BGBG

Mixed Use Development

What happens if a property is used for residential and commercial use?

What happens if a property is used for residential and commercial use?

Not all properties are exclusively residential or exclusively commercial.  Indeed, it is increasingly regarded as desirable for different types of property to sit alongside each other. A property can also start as purely residential and then turn into being used for commercial purposes.  A house that starts being used as a hostel, for example, can change from residential use to business use.

The distinction between residential property and commercial property is important because the regulations governing residential properties are different and much more onerous that those covering commercial properties.  In certain circumstances a freeholder can find himself having to follow two completely different sets of rules at the same time as he seeks to manage the building.

The areas of concern in relation to mixed use developments are:

  1. rent and non-payment of rent;
  2. costs of repairs and services;
  3. security of tenure rights;
  4. rights to enfranchise and manage; and
  5. rights of pre-emption.

Generally speaking, as far as commercial premises are concerned, all of these points are a matter of contract between the landlord and the tenant.  Even the right to security of tenure can be excluded by agreement between the parties (see Security of Tenure). See Granting a Commercial Lease and Commercial Developments for lots more information on the considerations relevant to commercial property.

For more information on mixed use developments...

Please do not hesitate to contact an Everyman Legal Solicitor on 01993 893620 for a free discussion or email geoffrey.cotterill@everymanlegal.com

This is not the case, though, for residential properties where the following additional rights need to be taken into account.

  1. Rent and non-payment of rent. Although rent is not controlled at present, this may not be the case in the future.  The landlord’s rights in the event of non-payment of rent or indeed any breach of the terms of the lease are restricted.  The tenant can only be evicted with a court order which courts are reluctant to order if this will render someone homeless. See Ending a Tenancy for further information.
  1. Costs of repairs and services. Tenants of leases of less than 7 years cannot be charged the costs of maintaining a large number of items which would normally be passed onto a tenant. All residential tenants have the rights to challenge service charges and to be consulted about work to be carried out in advance.  Failure to do so may mean that the costs are irrecoverable.  It is also worth considering that a tenant of a commercial unit may be happy for maintenance to be carried out to a much lower standard than a residential tenant may.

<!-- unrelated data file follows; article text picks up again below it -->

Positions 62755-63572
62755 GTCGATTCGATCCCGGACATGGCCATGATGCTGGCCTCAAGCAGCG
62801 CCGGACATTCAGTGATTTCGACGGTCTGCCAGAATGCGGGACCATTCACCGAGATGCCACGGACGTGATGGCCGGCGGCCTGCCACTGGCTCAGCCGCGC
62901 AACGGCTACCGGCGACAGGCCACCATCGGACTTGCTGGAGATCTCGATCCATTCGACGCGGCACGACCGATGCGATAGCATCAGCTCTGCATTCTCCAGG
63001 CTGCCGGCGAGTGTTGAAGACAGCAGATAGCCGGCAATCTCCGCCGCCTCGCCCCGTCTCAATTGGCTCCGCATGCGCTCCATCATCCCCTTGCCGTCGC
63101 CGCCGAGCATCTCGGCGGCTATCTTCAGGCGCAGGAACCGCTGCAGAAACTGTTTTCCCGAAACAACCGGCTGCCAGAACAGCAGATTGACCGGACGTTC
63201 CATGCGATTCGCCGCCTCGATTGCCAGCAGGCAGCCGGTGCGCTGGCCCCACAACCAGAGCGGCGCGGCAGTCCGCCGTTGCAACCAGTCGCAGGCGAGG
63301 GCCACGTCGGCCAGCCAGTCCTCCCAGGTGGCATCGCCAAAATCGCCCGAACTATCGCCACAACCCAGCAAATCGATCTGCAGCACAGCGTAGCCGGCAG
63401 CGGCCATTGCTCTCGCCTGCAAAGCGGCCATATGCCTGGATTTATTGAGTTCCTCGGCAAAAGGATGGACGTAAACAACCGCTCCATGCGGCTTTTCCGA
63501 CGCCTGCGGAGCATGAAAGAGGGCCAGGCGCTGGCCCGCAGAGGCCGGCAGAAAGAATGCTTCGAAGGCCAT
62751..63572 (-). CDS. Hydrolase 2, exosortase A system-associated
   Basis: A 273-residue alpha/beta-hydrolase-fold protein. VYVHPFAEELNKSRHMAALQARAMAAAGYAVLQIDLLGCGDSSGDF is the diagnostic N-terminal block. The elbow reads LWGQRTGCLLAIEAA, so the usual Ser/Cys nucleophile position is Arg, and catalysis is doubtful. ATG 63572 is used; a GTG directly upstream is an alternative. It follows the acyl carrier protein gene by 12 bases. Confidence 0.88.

1. Security of tenure rights. It will almost be impossible to get the residential and commercial leases to end on the same day not least because the residential tenants will have security of tenure rights. These will vary depending on the type of occupation but for example long leaseholders will have the right to extend their leases by 90 years. See Residential Leases for more information.
  1. Rights to enfranchise and manage. Residential tenants can in appropriate circumstances take over the management of their block or even buy the freehold from the landlord whether or not he wishes to sell. See Property Management and Leasehold Enfranchisement for further information.
  1. A freeholder who seeks to sell a property that is subject to long leases may find himself having to offer it to his tenants first otherwise he will not be able to sell it to anyone else. See Residential Leases for more information.

If you are buying a mixed use development or taking a lease in one or planning to create one, it is vital that all the pitfalls are properly considered otherwise you may find that the costs of management are far more than the amounts you can recover and the freehold is not capable of being sold to anyone else.

Our dedicated team of solicitors, based in Witney, Oxfordshire, would be happy to answer your questions.

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